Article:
PAC Manager tends to be a drop-in replacement for closed source SSH/Telnet client SecureCRT. With respect to features, it beats Putty by a wide margin. PAC Manager comes with a simple GUI written in Perl & GTK+ and is a sysadmin’s delight. It can also connect to Windows desktops over RDP (like X2Go) as it supports the rdesktop protocol. Continue reading PAC Manager: connect anywhere!
Do you connect to remote Linux boxes from Windows? If the answer is yes, you’ve definitely come across PuTTY, the most popular Telnet and SSH client on Windows. Unfortunately, PuTTY gets beta improvements once in a year. The last set of changes (at the time of writing) were published in Aug 2013. Time for the good news! KiTTY is a PuTTY alternative that implemented everything in PuTTY including requested features and much more.
> Sessions filter
> Shortcuts for pre-defined command
> The session launcher
> Automatic logon script
> URL hyperlinks
> Automatic password
> Automatic command
> Running a locally saved script on a remote session
> ZModem integration (experimental)
> An icon for each session
> Send to tray
> Protection against unfortunate keyboard input
> Always visible
> Quick start of a duplicate session
> Config Box
> Automatic saving
> SSH Handler: Internet Explorer integration
> pscp.exe and WinSCP integration
> Binary compression
> Clipboard printing
> The PuTTYCyg patch
> Background image
> File association
> Other settings
> New cmdline options
> A light chat server is hidden in KiTTY
> A hidden text editor is integrated into KiTTY
KiTTY has only one limitation, it is Windows-only and does not have any Linux port. However, Linux users have a number of powerful alternatives.
Have you ever tried to use SSH over a dodgy connection dropping every now and then? It’s quite difficult to concentrate on what you are doing because of the repeated failures to connect to the remote box. Enter mosh (mobile shell) – a remote terminal application that specifically cares about mobile connections with high latency. mosh is an MIT product and is developed primarily by Keith Winstein with contribution from few other developers. Features:
Allows roaming. Stay connected even if your IP address changes.
Supports intermittent connectivity. If your internet connection drops, or you put your laptop to sleep, mosh will warn you but will resume connectivity when you are connected again.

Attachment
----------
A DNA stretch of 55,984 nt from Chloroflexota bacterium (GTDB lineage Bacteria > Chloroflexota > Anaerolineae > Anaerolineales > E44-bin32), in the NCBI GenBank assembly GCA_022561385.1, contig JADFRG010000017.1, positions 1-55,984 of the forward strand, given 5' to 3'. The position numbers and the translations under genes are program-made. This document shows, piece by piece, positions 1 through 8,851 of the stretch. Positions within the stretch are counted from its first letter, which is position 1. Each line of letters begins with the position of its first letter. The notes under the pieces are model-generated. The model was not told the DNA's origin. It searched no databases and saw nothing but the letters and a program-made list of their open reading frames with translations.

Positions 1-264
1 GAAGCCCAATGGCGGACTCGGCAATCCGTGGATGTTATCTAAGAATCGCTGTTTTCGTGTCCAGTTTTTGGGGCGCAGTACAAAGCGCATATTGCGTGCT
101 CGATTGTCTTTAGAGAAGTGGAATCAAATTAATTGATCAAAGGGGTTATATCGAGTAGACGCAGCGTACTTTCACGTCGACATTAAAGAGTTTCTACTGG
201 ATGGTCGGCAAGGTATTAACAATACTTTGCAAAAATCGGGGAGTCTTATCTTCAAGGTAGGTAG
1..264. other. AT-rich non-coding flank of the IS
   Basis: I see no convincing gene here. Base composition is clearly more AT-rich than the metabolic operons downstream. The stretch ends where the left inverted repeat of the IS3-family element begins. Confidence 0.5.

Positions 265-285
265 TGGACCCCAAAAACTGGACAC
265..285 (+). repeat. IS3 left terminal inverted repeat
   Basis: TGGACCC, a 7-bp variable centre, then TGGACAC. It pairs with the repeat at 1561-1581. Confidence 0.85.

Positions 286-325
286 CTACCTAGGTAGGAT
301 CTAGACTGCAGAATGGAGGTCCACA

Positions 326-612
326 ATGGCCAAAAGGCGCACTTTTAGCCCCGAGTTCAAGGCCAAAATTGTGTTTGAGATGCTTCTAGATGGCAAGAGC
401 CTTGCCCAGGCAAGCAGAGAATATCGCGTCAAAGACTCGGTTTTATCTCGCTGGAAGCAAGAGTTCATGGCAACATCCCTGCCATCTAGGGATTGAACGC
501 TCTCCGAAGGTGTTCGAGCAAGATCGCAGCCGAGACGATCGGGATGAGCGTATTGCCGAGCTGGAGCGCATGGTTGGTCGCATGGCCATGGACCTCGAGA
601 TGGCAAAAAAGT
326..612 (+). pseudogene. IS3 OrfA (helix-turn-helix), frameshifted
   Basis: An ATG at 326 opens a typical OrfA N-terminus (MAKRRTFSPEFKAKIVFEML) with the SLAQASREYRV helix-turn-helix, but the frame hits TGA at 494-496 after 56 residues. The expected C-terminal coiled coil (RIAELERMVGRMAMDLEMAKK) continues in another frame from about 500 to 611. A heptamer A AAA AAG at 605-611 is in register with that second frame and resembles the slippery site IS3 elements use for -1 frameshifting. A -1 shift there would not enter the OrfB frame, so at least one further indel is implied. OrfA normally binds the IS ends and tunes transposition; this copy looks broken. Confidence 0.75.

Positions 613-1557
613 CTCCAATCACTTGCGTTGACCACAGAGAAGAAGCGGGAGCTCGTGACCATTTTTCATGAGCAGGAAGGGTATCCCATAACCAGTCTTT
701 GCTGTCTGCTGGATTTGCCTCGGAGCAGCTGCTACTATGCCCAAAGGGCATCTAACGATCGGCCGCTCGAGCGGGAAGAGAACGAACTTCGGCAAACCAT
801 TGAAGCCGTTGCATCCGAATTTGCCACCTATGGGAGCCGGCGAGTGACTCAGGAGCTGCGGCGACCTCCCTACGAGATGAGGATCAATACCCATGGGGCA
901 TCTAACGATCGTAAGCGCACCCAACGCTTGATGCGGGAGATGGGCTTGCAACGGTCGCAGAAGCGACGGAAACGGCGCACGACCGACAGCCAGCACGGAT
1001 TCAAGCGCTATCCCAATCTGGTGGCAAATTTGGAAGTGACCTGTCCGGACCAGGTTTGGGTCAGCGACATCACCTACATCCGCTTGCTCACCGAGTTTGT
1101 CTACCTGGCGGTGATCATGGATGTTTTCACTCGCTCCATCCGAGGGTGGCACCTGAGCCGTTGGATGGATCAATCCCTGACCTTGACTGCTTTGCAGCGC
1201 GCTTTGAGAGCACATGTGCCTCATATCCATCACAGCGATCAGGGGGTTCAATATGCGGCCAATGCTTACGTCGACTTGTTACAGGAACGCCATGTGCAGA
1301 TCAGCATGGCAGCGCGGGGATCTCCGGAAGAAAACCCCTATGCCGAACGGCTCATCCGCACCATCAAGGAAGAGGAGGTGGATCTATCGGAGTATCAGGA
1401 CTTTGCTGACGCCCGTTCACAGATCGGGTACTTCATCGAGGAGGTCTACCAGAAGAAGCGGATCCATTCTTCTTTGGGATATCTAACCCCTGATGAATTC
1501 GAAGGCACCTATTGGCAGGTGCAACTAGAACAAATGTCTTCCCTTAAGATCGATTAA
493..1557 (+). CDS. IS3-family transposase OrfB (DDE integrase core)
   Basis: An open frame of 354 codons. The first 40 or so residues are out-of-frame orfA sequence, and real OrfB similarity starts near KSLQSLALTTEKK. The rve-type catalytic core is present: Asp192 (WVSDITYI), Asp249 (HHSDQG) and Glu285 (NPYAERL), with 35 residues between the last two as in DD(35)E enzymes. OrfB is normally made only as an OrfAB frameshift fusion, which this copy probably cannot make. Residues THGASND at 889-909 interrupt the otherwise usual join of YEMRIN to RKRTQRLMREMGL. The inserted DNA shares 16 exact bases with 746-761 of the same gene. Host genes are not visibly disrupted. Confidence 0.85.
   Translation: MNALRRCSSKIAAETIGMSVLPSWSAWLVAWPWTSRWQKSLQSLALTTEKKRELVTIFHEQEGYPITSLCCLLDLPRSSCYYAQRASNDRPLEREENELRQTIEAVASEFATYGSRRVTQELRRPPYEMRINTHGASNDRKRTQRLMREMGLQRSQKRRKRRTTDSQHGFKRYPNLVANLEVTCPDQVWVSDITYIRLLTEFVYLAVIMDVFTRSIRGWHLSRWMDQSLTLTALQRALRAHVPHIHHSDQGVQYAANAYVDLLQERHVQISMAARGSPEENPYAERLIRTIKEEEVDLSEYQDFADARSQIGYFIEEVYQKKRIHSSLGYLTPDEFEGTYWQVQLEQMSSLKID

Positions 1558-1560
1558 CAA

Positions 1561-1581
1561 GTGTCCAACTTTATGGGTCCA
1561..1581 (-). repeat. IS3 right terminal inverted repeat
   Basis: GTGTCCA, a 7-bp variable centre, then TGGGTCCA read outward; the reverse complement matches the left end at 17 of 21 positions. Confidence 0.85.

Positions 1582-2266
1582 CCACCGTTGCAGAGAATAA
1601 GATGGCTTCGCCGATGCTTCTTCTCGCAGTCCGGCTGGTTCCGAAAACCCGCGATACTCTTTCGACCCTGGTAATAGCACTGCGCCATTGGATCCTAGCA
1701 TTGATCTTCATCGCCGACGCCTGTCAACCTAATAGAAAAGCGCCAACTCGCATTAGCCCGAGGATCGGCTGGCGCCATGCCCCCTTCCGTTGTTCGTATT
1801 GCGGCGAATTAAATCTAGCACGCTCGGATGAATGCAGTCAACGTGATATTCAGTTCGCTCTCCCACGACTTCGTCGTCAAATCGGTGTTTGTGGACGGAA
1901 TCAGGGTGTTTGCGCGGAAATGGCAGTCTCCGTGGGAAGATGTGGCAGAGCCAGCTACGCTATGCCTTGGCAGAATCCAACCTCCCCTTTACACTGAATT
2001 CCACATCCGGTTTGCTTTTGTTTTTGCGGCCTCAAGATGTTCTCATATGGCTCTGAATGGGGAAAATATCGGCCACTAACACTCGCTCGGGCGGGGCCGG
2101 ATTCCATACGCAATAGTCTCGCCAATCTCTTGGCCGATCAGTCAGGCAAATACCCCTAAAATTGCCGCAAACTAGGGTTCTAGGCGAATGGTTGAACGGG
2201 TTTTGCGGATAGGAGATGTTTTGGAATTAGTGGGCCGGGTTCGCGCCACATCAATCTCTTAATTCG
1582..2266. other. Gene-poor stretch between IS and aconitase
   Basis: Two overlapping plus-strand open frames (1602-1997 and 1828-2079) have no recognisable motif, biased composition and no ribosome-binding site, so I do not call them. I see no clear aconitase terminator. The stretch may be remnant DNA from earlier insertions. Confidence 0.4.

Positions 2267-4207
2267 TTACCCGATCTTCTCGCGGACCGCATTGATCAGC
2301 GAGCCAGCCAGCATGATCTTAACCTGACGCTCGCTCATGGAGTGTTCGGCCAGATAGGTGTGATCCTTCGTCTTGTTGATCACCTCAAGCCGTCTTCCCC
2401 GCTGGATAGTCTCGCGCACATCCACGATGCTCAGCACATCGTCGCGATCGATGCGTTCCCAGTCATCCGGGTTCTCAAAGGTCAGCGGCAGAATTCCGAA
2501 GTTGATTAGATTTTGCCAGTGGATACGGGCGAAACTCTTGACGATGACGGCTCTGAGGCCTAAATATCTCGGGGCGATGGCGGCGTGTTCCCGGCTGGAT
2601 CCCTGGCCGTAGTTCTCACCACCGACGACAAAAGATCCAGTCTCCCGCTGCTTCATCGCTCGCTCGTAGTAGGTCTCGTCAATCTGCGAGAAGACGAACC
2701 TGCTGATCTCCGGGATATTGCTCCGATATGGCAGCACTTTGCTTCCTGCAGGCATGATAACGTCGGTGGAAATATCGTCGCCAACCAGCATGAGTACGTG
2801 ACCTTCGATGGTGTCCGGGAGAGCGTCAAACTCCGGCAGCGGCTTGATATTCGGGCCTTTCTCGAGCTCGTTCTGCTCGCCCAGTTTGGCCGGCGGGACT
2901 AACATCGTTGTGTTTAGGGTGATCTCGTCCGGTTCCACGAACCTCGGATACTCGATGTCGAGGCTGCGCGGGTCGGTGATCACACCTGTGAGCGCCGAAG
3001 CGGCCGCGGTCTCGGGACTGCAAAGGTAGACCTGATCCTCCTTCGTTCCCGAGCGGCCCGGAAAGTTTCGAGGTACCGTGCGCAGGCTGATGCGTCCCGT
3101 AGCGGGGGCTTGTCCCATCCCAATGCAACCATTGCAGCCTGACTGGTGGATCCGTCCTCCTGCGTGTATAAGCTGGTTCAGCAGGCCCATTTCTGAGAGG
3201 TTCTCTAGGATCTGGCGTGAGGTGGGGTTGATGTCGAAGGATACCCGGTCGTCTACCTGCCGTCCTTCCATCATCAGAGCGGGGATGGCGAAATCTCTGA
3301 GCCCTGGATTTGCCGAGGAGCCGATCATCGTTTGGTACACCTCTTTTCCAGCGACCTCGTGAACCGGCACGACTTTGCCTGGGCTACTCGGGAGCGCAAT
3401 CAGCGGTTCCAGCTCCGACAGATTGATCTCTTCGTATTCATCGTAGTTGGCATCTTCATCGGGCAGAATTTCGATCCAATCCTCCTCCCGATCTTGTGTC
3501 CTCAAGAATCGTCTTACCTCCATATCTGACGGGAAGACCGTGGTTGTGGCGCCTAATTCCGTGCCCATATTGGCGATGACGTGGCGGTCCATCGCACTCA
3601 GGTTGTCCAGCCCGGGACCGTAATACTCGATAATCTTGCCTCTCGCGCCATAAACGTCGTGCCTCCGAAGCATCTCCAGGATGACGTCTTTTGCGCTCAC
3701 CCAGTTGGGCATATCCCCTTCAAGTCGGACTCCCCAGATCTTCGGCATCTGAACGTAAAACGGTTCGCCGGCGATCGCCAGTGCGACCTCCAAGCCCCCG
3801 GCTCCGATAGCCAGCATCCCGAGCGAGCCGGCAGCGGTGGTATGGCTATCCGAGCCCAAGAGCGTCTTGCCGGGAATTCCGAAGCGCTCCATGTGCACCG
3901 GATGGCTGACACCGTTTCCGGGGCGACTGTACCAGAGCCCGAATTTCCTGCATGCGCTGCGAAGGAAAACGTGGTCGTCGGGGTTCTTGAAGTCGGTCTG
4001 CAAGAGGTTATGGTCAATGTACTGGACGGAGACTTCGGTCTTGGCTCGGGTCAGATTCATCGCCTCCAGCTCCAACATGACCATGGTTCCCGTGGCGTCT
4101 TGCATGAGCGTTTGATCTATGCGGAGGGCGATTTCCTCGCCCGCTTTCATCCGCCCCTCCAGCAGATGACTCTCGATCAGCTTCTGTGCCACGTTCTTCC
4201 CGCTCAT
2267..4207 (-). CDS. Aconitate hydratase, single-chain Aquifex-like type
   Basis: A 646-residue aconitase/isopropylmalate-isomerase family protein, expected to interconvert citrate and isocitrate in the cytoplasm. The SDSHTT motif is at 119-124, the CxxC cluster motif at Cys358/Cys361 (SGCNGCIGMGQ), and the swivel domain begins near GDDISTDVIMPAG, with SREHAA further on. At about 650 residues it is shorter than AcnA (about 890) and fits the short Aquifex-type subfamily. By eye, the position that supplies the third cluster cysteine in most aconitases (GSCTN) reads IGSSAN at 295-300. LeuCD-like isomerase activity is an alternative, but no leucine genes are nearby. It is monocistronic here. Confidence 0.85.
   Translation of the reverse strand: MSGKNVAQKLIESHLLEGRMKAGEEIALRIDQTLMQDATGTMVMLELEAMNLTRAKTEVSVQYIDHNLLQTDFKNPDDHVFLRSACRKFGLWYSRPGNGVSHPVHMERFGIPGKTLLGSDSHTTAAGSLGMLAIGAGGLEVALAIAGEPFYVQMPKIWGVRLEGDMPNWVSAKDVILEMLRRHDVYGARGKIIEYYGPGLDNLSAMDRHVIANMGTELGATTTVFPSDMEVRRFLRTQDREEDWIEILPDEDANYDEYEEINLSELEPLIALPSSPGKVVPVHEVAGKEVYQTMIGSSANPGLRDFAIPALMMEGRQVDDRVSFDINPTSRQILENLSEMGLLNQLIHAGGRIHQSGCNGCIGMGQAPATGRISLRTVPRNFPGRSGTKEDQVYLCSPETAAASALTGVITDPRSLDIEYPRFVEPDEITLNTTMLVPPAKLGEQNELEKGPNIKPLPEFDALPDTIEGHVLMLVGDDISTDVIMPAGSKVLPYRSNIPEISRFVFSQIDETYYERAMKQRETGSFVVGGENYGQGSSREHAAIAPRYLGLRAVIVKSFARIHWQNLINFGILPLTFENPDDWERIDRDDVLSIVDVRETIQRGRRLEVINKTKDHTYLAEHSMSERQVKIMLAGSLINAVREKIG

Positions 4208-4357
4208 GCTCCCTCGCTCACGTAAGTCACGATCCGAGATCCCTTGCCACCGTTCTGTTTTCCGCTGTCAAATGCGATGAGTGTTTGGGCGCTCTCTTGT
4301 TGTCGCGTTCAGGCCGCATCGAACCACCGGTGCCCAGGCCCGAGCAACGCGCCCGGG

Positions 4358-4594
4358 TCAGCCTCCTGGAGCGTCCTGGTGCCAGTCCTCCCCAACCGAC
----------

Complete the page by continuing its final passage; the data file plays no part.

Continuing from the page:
Instantly responds to typing without lags.
You can run mosh as a regular user. mosh is not a daemon either. It runs as a remote server and connections are done over UDP. The authentication mechanism remains the same as SSH.
Supports UTF-8 characters only (and hence Unicode also). Runs on any commonly used terminal just like SSH.
UDP-based protocol handles packet loss gracefully, and sets the frame rate based on network conditions. mosh doesn’t fill up network buffers, so Control-C always works to halt a runaway process.
Dependencies on common packages installed by default on major distros.
Intelligent local echo support.
Line editing of user keystrokes
Multiplatform. Works on Linux, Cygwin, OSX and Android.
Configuration and usage of mosh is well-explained in its home page.
shellinabox provides similar functionality as telnet or ssh – you can connect remotely to a terminal on a Linux box. However, it does not need a separate client like Putty. You can connect to a terminal using a web browser! shellinabox is written in Ajax. When you run it on a Linux machine it starts a localhost service on a configurable port. Users can connect to this service using their username and password to access their login shell. If you have a dedicated IP address you can even connect to your box over the internet. All communication is encrypted.
shellinabox can be installed from the default repositories on Ubuntu.
In case you want to try a secure SSH server that doesn’t depend on OpenSSL, TinySSH is your latest choice at the time of writing. The first version is experimental and very light (has only 48996 words of code). TinySSH uses state-of-the-art high-security cryptographic library NaCl / TweetNaCl.
TinySSH uses non-OpenSSL state-of-the-art cryptographic libraries. Attempts to be secure by design.
TinySSH claims to offer good security on TCP and is designed for perfect security on CurveCP. CurveCP is similar to TCP but uses high-speed and high-security elliptic-curve cryptography to protect every packet against espionage, corruption, and sabotage.
Features of TinySSH:
Easily auditable – TinySSH has less than 100000 words of code
No dynamic memory allocation – TinySSH has all memory statically allocated (less than 1MB)
Simple configuration – TinySSH can’t be misconfigured
Reusing code – TinySSH is reusing build mechanism from NaCl and libraries from CurveCP implementation
Reusing software – TinySSH is using tcpserver/curvecpserver for TCP/CurveCP connection
Limited amount of features – TinySSH doesn’t have features such: SSH1 protocol, compression, scp, sftp, …
FireSSH is a cool Firefox extension that you can use to connect to a remote SSH server directly from your browser. It runs wherever Firefox runs. Quite handy when you want to stay anonymous (e.g. behind a proxy) and don’t want to connect to external servers using a desktop client which may reveal your online identity.